This birth takes two forms on God's side of things. It is (1) a sharing in the concrete experiences of whatever any person is feeling or undergoing in the moment at hand. This sharing is communal as well as individual. God feels the feelings of communities of people, just as they feel the feelings of one another. The birth is also (2) an inwardly felt lure toward healing and wholeness for individuals and communities relative to those circumstances. This lure takes the form of healing and energizing responsibilities for responding to the circumstances in ways that are good for the people and good for others.
Taken together, these two point to what Sheri Kling calls the whole-making nearness of God. God is born anew, again and again, everywhere at once, all the time. But the birth is not truly complete until and unless we respond to the lure. In this sense we give birth to God, not by creating God but by fulfilling God's desire to be fully incarnate in the world.
It is very important to recognize that God is born into a world that is far more earthy and gravelly, more complicated and unrefined, than the sanitized image of life we see in creches. Make no mistake, there is a place in life for images of sanitized perfection. At their best, these images remind us of the same hope we feel when we fall in love for the first time and sense the possibility of a ‘rightness’ in the world. There is a place in life for pure ideals. For a sense of a harmony of harmonies that includes but transcends tragedy. For open and relational (process) thinkers like me, this harmony of harmonies is part of what we mean by God. Another name for it is Peace.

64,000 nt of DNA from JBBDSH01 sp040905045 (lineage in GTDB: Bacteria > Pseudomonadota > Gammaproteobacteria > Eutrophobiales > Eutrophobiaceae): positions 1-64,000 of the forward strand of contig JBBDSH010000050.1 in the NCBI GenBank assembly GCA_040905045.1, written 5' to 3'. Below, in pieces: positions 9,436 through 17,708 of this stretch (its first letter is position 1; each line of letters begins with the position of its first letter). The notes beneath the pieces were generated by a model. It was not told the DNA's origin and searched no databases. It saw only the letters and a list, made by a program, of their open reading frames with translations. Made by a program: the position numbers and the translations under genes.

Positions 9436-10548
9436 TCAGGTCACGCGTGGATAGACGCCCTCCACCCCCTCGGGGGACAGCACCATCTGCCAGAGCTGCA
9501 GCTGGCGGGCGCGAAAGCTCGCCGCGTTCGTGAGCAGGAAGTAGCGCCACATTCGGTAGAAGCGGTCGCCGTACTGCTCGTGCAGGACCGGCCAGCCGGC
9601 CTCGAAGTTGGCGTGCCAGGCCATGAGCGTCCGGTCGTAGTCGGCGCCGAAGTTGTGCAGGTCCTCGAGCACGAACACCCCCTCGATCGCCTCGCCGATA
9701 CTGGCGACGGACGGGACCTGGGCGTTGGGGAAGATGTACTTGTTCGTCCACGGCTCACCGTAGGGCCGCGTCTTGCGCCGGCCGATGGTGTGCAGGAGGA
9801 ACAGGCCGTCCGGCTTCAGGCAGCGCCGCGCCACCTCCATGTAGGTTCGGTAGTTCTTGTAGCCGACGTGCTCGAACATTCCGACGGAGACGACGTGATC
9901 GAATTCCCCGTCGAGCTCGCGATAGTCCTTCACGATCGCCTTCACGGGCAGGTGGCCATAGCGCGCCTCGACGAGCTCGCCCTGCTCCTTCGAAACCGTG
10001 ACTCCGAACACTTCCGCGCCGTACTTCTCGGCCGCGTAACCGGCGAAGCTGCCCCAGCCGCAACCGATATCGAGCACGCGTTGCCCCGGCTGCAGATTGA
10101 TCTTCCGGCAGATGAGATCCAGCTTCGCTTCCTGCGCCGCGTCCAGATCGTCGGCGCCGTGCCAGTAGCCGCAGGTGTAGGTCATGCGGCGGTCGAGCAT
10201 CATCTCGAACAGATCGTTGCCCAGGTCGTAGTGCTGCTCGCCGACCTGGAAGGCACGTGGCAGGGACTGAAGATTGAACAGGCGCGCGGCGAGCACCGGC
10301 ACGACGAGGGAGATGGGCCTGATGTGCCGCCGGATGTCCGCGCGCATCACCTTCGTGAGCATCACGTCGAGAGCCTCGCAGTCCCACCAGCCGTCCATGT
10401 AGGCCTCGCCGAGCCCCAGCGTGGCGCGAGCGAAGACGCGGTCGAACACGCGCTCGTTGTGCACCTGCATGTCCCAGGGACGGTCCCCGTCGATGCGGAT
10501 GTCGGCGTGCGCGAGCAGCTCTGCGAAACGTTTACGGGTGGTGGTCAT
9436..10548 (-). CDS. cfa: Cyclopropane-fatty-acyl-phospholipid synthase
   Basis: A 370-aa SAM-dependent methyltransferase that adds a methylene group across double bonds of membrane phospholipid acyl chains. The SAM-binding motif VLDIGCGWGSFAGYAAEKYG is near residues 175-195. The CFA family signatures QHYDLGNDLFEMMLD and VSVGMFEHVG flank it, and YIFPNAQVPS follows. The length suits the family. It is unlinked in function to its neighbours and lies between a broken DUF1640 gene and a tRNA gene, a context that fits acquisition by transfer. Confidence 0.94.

But there is also a place in life for honesty and immersion in the thickness of ordinary, bodily life. This is the meaning of incarnation. It means that we find God in the thickness, in the messiness. God in the smells of freshly baked bread and, yes, God in the smells of death. If we are blessed, we can respond to both with love, which is itself gritty. See her The Grittiness of Love.
There is also a place for recognizing that different people’s experiences of ordinary life are themselves different. For some people, ordinary life is suburban, temperature-controlled, comfortable, and relatively protected from physical abuse. For others it is hard and dangerous, frightening and humiliating.
God is born into these realities in different ways. God comforts the afflicted and afflicts the comfortable. Jesus’ birth is an invitation for all of us, whether or not we are Christian, to find God in the grittiness, each in a way appropriate to our circumstances, in whatever mangers are available to us.
- Jay McDaniel, Dec. 24, 2020
Away in a Real Manger
"Downstairs from the living quarters, a traditional Palestinian house - like the one where Jesus was likely born - was a "manger" where animals would be gathered at night. When the angel tells the shepherds, "This will be a sign for you: you will find a child wrapped in bands of cloth and lying in a manger." (Luke 2:12) The shepherds would have gone looking for a room like this."
'Mary was a teenaged girl, no older than a modern-day high school student. That was the marriageable age and there is nothing in the Gospels of Luke or Matthew which indicate she was an exception. Joseph was a builder (not a carpenter as we understand the term) and likely about 10 years older than Mary. The construction trades may have connected Joseph in way to the reign of Herod the Great and his sons, who were prodigious builders of entire cities, forts, ports, roads and the temple in Jerusalem. They weren't so much rulers as high-powered developers with connections to the Roman administration. Herod's ambitious building projects absorbed all the strong-backed, grunt labour Israel could muster.'